THE 2024 CATALOGUE IS HERE!!! And it's our best yet. Featuring over 550 crops — 100 of them new — this is our biggest catalogue ever. NOTE: After delaying most shipments due to the extreme cold weather, we are working through the backlog now. Thank you for your patience!
Also called "lion's ear" or "Christmas candle stick," this mint-family herb grows very tall (to 10 ft) w/ tubular orange flowers. Believed to have originated in West Africa, from Senegal to Cameroon, it is also found in southern India. The spiky orbs from which klip dagga's flowers emerge, arrayed along its long central spike, make this a very striking plant. The nectar-filled flowers make it very attractive to hummingbirds and other pollinators (and people too!).
Klip dagga has a long history of medicinal use, including against asthma, rickets, rheumatism, and headaches. Some use it to help heal wounds. Scientists in recent years have evaluated it for antibacterial, antioxidant, analgesic, antiproliferative, anti-inflammatory, antidiabetic, andtidarrheal, and antitumor effects. Much modern interest in its medicinal effects involves potential psychoactive properties. It's said it was traditionally used as a tranquilizer for children and people in acute mental health crises, and a recent study on mice found that an extract of klip dagga stem did extend the sleep of mice sedated with diazepam.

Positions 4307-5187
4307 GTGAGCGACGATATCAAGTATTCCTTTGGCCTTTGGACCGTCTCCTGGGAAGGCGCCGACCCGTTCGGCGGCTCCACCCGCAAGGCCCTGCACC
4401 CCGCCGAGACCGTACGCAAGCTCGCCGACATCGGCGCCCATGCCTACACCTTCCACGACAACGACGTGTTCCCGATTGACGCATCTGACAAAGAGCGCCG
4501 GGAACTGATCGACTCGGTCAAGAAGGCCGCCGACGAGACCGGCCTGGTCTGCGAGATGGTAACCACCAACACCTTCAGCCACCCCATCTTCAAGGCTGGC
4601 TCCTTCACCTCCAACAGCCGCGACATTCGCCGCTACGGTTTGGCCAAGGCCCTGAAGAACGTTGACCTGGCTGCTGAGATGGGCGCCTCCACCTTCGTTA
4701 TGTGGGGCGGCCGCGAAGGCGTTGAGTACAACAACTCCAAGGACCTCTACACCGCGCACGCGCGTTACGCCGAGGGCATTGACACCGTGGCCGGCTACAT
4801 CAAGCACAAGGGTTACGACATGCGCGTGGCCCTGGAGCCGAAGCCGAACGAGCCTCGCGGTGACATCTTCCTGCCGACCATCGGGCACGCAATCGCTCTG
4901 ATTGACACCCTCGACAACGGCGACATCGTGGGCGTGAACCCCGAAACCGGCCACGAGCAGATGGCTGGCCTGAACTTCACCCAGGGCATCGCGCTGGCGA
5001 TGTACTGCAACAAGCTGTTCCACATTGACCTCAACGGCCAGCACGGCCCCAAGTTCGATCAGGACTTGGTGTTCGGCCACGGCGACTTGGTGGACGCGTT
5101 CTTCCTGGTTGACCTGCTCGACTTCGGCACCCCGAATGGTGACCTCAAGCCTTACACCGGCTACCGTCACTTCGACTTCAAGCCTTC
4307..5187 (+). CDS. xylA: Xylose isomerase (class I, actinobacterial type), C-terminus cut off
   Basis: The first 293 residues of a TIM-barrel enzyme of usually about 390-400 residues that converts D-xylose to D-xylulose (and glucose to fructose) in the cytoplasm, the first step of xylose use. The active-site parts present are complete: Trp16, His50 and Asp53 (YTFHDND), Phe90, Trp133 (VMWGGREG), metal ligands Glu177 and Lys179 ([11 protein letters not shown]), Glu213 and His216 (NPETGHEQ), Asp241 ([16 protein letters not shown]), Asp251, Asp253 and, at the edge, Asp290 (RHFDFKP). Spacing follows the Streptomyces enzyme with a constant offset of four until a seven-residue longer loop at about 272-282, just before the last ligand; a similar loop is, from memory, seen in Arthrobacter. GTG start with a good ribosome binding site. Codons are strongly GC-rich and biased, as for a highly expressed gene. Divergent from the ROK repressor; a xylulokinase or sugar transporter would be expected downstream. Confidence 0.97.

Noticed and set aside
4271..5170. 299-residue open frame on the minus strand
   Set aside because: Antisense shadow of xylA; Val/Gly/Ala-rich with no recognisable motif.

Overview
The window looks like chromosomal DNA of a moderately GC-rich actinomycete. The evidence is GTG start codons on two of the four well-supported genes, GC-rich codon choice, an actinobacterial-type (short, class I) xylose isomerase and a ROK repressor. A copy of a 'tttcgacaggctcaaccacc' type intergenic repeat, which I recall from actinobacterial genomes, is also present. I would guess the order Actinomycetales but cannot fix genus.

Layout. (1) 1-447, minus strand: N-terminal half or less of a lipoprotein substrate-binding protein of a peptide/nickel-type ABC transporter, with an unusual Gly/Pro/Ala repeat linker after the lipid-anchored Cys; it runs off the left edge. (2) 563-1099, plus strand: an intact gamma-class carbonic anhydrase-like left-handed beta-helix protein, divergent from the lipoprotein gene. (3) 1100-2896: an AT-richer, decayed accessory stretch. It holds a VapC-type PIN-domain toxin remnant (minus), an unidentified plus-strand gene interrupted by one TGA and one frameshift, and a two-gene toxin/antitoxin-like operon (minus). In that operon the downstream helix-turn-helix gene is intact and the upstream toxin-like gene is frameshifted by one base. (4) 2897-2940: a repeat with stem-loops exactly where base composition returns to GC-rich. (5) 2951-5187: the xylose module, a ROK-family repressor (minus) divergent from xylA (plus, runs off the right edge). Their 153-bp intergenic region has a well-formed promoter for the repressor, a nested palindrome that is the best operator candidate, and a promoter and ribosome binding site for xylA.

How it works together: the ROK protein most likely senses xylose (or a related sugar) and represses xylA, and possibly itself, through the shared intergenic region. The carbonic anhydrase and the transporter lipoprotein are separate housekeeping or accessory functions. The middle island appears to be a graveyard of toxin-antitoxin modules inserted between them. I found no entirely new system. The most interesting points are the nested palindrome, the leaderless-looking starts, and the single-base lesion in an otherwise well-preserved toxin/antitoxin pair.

Many people report that smoking the dried plant (especially the flowers) or drinking it as tea can result in cannabis-like effects including euphoria, calmness, and "exuberance" (yes, those last two seem at odds — but cannabis is known to affect individuals in very different ways too). In South Africa the cannabis plant is called "dagga", so the plants have obviously been associated with each other for a time. A third species, Leonitis leonurus, commonly known as "wild dagga," is used similarly, but most sources consider it to be the less potent of the two. An alkaloid called "leonurine", found primarily in the flowers, is believed to give both plants their psychoative effects. We can offer no advice on the wisdom of using this plant and urge you to do plenty of research before considering it yourself. But even if you never consume the plant in any way, it still adds plenty of beauty and interest to any garden!
Our seed was grown by our friends Clint Freund and Kass McKinnon of Cultivating The Commons in Amery, Wisconsin.
GROWING TIPS: Very easy to grow. We recommend starting it in flats in a warm place a few weeks before last frost then planting out well after all danger of frost has passed. Tall plants may require staking. Can be grown in-ground or in containers.